Singletons are, of course, a special case of the concept of shared state.  In general terms, state and especially shared state, is problematic.  Designs that share very little state or, even better, have no state at all tend to be less prone to hard to analyze bugs and easier to repurpose when requirements change.


This one basically says you shouldn’t create your objects, you should copy them.  We already know this concept in .NET, it’s called ICloneable.  There’s all sorts of problems with cloning objects, number one of which is that it’s not that well defined.  If X has Y as a property, when you clone X, do you clone Y?  Seriously, semantically, the prototype pattern is a mess.

The BCL team were talking about demising ICloneable five years ago

The thing with prototype is: you can see how it might look sensible if you’re a C++ programmer.  Copy means something quite specific: a memory-based clone.  Any good C++ developer would know exactly what that would do.  It’d copy things declared as values and re-use things declared as pointers.  Let’s just think about that for a second: what happens when your data structure changes a value to a reference?  Well, the semantics of your copy change.  And, of course, you can’t copy anything that uses an external resource.

Now, JavaScript is based around the idea of prototypes instead of classes.  These are not the same thing as the prototype pattern. 

On the other hand, it’s important to note that sometimes context is everything. 


The Singleton and Prototype pattern have no place in the arsenal of the educated C# developer.  Prototype just makes no real sense, Singleton will positively ruin your code.  Most people know that singleton is a bad idea, but are still enamoured with the concept of shared state.  On the other hand, I don’t think anyone is seriously attempting to use the prototype pattern in C# in the first place.

EDIT: Thanks to Svend Koustrup for pointing out a dangling sentence.

Publish/Subscribe Patterns

Previously, I talked about patterns where you were unlikely to implement them yourself, since they are now considered part of the infrastructure that goes with a modern language.  The publish/subscribe model isn’t quite ready to be described as infrastructure, but it’s getting close.  So, here are two patterns I don’t honestly think it’s worth knowing.  Here, it’s not so much that the patterns are bad, just that you’re better off understanding and using the publish/subscribe model.  Here’s how the pub/sub model works:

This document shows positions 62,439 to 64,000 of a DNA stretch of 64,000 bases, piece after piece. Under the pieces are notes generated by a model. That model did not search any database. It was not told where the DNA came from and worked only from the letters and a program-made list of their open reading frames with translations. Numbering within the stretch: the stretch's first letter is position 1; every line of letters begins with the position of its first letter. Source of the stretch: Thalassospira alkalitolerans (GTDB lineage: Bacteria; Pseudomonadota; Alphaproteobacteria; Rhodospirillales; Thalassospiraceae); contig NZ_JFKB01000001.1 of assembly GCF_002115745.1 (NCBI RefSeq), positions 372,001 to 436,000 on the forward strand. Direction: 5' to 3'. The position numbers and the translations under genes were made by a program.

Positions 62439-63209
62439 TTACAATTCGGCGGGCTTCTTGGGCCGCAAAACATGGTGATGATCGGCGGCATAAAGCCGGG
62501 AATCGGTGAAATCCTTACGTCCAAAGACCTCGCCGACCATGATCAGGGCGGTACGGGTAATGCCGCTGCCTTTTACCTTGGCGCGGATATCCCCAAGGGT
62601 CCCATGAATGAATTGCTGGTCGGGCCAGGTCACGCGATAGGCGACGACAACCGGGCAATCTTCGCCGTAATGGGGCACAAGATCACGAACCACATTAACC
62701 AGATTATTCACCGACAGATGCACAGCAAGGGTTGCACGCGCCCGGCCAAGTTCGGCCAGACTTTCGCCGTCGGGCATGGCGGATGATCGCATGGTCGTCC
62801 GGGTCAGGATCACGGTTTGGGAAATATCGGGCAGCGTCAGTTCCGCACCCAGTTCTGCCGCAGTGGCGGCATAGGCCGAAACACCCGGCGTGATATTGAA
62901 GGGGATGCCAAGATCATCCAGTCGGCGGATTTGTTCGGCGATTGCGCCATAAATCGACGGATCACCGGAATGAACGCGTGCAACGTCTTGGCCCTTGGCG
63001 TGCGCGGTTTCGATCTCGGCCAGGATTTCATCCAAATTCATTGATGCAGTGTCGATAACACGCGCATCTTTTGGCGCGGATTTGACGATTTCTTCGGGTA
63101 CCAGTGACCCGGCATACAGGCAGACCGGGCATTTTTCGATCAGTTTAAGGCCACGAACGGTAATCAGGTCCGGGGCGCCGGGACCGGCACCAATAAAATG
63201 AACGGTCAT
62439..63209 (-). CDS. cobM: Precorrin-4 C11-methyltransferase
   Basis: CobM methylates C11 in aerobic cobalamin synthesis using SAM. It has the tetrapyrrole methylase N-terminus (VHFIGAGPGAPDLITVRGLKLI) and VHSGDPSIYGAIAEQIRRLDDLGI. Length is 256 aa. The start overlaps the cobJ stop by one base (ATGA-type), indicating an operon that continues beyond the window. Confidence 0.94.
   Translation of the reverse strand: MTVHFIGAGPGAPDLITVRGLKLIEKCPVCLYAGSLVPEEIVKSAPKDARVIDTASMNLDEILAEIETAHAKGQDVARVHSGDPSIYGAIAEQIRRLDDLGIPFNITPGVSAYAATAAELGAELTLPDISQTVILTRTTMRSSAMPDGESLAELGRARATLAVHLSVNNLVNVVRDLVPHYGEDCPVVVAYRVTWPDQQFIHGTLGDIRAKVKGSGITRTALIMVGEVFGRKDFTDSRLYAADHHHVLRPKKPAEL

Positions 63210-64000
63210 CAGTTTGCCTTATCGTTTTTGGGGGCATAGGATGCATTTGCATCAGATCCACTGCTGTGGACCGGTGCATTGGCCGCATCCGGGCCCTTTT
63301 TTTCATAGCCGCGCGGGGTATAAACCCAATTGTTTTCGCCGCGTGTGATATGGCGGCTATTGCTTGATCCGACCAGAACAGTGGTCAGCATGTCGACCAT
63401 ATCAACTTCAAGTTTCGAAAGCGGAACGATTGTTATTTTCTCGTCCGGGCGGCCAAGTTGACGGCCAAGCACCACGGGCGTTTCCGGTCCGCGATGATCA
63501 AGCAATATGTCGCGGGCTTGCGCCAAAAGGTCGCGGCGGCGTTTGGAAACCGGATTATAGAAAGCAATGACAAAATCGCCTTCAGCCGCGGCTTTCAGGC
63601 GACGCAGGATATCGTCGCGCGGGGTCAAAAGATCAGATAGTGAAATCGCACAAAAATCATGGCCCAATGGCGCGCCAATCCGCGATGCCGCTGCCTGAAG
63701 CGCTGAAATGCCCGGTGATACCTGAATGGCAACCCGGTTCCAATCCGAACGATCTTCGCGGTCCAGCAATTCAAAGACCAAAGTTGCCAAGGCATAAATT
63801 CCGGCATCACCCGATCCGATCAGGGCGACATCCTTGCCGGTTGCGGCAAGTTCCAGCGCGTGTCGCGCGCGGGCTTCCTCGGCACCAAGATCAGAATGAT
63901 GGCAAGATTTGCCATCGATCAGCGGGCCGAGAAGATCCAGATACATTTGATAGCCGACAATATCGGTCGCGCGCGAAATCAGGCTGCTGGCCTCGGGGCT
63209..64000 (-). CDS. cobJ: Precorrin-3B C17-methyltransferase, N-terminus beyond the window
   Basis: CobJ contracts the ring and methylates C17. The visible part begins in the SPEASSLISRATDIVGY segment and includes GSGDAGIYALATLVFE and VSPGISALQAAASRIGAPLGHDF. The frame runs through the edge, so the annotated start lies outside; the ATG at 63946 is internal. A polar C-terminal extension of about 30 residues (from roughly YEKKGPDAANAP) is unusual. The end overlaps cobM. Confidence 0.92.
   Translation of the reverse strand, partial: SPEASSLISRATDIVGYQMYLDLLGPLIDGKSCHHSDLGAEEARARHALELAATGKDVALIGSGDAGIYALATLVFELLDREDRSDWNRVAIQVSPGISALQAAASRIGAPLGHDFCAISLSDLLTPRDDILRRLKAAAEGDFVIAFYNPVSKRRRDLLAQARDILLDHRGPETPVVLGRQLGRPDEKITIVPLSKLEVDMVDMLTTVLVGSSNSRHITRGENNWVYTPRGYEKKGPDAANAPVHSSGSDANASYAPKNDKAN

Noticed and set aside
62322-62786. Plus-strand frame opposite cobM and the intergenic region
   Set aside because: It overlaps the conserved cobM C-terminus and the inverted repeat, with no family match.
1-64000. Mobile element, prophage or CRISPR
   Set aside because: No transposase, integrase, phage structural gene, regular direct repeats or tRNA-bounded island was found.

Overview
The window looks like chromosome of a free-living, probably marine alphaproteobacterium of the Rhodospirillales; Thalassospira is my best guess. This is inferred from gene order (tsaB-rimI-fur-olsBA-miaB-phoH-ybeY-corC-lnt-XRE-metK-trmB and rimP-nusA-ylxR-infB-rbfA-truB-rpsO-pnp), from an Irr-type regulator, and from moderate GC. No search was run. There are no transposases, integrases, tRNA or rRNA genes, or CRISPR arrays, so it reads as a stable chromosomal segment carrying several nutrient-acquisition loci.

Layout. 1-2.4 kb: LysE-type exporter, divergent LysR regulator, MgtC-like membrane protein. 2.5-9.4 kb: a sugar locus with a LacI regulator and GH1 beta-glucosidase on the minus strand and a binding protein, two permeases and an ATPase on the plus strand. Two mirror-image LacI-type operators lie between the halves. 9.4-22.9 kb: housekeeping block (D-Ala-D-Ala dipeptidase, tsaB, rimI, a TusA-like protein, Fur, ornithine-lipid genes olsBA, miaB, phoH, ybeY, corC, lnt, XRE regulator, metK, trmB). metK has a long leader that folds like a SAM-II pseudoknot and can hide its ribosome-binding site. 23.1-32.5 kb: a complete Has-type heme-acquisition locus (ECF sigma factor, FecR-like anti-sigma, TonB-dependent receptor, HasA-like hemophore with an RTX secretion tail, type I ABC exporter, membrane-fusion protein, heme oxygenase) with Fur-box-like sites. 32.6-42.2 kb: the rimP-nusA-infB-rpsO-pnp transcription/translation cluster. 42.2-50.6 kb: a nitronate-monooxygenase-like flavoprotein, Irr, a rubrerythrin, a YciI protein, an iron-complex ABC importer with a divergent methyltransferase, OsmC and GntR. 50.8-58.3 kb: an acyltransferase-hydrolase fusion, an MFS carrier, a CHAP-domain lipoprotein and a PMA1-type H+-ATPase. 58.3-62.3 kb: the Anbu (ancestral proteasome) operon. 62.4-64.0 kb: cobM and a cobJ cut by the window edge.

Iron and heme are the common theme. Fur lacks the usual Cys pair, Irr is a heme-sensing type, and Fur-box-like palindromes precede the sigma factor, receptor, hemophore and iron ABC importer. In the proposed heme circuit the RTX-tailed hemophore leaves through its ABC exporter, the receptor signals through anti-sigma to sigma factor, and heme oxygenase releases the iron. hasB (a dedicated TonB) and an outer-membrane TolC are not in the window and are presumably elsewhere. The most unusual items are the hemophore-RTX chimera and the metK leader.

• Participants are called services.
  • They do not communicate directly with one another, but through messages/events raised by one and consumed by others.
  • Each service can register its interest in the messages for any other participant.
  • However, no service references any other participant.  Instead, messages are placed on a message bus, and consumed by means of method calls on the destination object or objects.
  • In asynchronous scenarios, when an event is raised, it is placed on a queue.  The service consumes the messages in the order they were sent, but not necessarily on the same box and definitely with no guarantee of exactly when it happens.

Now, here’s some implementations of the pub/sub pattern you can use for free:

Of these, each has their advantages.  Personally, I dislike .NET events because getting a message from one service to another pretty much requires you to be able to reference both objects, which cuts down on the decoupling that pub/sub gives you.  Of the others:

  • nServiceBus is most appropriate for long running processes, and those that split across machines. 
  • retlang is preferable when you’ve got low-latency requirements, and you’re happy with everything running on one machine.
  • Udi Dahan’s code is incredibly short, and appropriate when you don’t feel the need for a more complex solution.  It is synchronous and single threaded, which can be a blessing or a curse depending on your context.

Now, I was promising that I’d talk about GoF patterns, so let’s get back to it:


One object listens to events/messages pushed out by another.  Any consuming service in a pub/sub framework could be considered an observer, as could anything that listens to .NET events.  However, it’s very generality means that it’s not really that useful as a concept.


A term used to describe an object that is used when services don’t directly communicate with one another.  In the publish/subscribe model, this is the message bus. 


The Observer and Mediator patterns should not be implemented directly by your code.  If it looks like one or the other might be appropriate, you should consider the use of a publish/subscribe framework.

NOTE:  I’m going to have to revise this in light of Rx, a useful framework that targets the observer pattern directly.

Infrastructure Patterns

Some patterns are so good they become part of the way that people think about systems.  They get implemented using general solutions and then people just use them as a piece of technology.  In these cases, a modern developer is himself unlike to implement the pattern, he’s much more likely to just use the libraries that implement the pattern.  I’m terming these infrastructure patterns.

Proxy and Decorator

A modern developer lives with proxy objects the whole time.  If you have an object X, a proxy for object X behaves is an object that exposes the same interface as X and delegates calls through to X.

In many ways, Decorator and Proxy are the same pattern.  If you don’t believe me, check the UML diagrams on Wikipedia (this from the guy who hates UML).  The major difference is one of intent.  We call it a decorator if it modifies functionality, or a proxy if it doesn’t. 

You can do quite a few things with a proxy/decorator:

  • NHibernate uses entity proxies to allow objects to be lazily loaded.
  • You could use Castle DynamicProxy to log all calls to a destination object.
  • Equally, you could a use a proxy to restrict access and add a permissioning system.
  • You use client proxies in WCF to make it look like you’re calling a service directly.  In practice, you call a proxy, the proxy performs network communication with the server and then the server calls the real object.